The Go board has 19 horizontal and 19 vertical lines and signifies the Universe, that the Chinese call “yuzhou” and stands for “transverse and longitudinal beams (lines)”. The intersections of these lines are 361, a number that is running closely to the real count of the days in a year. Actually it is almost the true number of the lunar (354 days) and the solar (365 days) years.

The Chinese historian Ban Gu (32-92 AD) wrote: “The board must be square, for it represents the Earth laws. The lines must be straight for they embody the spirit of pure virtue. The pieces are white and black, and so are divided into the Yin and the Yang. Paired and set out in order, they represent the patterns of the Heavens.” The idea of Heavenly order provided some support for the elemental nature of chaos. The existence of Heavenly order where everything is moving according to its own laws was obvious to the ancient. Therefore it was up to Man to provide such order down on Earth, mirroring the Heavenly one. Such cosmological vision is manifested in a poem by the Vietnamese King Le Than Tong (1442-1497):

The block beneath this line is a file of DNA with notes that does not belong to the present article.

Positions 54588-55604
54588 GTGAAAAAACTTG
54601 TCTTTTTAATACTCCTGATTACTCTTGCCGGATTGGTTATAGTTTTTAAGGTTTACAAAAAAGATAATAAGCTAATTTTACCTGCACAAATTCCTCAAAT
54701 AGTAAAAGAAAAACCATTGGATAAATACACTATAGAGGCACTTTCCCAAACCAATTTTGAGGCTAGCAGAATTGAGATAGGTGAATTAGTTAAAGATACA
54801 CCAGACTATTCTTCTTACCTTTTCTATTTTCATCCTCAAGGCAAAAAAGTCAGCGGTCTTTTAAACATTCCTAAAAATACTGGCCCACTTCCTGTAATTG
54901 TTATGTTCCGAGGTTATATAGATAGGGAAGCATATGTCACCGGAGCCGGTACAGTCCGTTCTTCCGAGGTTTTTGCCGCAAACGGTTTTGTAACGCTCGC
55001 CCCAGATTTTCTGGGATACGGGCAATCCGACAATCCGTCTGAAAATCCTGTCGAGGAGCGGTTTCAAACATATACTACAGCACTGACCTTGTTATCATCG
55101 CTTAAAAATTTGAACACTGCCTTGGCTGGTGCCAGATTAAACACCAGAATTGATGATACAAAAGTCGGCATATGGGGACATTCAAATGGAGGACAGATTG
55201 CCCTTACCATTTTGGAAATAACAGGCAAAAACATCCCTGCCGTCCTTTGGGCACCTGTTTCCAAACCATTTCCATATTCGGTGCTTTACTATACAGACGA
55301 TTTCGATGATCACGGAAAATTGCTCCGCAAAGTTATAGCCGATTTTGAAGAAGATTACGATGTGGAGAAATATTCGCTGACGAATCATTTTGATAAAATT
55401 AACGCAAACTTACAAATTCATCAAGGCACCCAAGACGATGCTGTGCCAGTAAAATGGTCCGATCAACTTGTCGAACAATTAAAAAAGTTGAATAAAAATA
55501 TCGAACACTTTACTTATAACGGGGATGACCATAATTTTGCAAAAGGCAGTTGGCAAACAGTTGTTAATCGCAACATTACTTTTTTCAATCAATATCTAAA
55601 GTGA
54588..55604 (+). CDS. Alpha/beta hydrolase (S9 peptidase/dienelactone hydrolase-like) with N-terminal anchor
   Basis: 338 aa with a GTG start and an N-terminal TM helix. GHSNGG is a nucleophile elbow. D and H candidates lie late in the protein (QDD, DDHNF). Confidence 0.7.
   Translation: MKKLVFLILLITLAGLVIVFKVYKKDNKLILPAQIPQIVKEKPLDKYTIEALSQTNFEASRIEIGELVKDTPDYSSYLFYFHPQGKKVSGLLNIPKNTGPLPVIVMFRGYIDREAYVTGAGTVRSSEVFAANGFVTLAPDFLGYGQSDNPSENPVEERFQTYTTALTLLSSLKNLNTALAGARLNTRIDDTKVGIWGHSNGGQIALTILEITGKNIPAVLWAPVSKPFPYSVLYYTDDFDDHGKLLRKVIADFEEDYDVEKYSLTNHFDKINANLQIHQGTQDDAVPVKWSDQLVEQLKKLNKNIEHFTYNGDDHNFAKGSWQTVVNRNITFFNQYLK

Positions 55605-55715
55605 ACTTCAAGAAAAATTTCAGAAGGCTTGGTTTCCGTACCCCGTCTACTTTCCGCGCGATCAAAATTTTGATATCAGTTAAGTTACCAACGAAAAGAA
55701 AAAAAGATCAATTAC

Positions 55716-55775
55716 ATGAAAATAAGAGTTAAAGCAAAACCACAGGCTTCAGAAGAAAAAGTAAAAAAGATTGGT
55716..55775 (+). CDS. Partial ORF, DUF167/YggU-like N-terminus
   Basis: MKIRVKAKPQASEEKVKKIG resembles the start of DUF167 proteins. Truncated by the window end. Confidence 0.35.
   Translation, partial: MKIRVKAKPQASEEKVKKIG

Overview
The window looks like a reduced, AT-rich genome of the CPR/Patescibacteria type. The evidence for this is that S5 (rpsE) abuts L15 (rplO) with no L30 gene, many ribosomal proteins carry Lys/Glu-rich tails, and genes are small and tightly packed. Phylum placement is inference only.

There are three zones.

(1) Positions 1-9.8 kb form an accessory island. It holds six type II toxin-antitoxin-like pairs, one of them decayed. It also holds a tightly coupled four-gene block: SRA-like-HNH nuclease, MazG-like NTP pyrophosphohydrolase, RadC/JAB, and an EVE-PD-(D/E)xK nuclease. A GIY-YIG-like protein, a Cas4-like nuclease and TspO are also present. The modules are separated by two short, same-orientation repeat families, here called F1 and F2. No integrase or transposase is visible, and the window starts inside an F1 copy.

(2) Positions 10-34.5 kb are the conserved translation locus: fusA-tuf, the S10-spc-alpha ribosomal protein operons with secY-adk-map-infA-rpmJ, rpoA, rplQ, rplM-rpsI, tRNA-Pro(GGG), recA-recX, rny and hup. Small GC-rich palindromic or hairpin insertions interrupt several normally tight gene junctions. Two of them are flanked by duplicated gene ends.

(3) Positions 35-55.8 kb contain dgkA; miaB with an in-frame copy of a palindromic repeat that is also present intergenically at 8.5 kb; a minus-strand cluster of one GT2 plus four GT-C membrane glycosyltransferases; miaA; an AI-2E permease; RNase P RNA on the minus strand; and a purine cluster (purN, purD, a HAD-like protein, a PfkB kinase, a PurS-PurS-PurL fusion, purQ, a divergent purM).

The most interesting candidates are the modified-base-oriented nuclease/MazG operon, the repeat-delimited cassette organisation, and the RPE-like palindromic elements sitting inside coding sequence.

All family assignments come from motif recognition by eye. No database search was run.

High summits are drawn up as a crowd

in the sea like many jewels.

bluish tops are dispersed like falling stars

and the pieces in the Go board of waves.

Fish and salt, abundant like sand,

offer a rapid gain to people.

Inspired by the natural beauty of Halong Bay in Northern Vietnam, the Poet-King conveys the image of a settled and orderly country. The game of Go is a metaphor for the Cosmic or Heavenly harmony that is the example to be creatively and willingly represented on Earth. The desired harmony in the country and the society correlates with the ideal of virtue and the rule of justice that should be conducted by the enlightened King. The Neo-Confucian Yu Jie (1272-1348) of Hanlin Academy recommends to emperor Wen Di the game of Go as mandatory for the Son of Heaven (Tienzi). If Huandi is the ruler of the Heavenly Cosmos, then his reincarnation on Earth – the Son of Heaven – rules the social cosmos.

The way the Chinese see the Sky has a lot in common with the imagination of the wise men, that created the game of Go. The process of identifying and naming certain star groups is both intuitive and governed by semantic associations. The imagination kicks in to compare the group to some real or abstract object. The configuration of stones in Go is the main structural object in the game. The same principles can be applied to constellations on the sky. So the names of some basic constructions in Go and some of the constellations owe their origins to the associative and mytho-poetical thinking.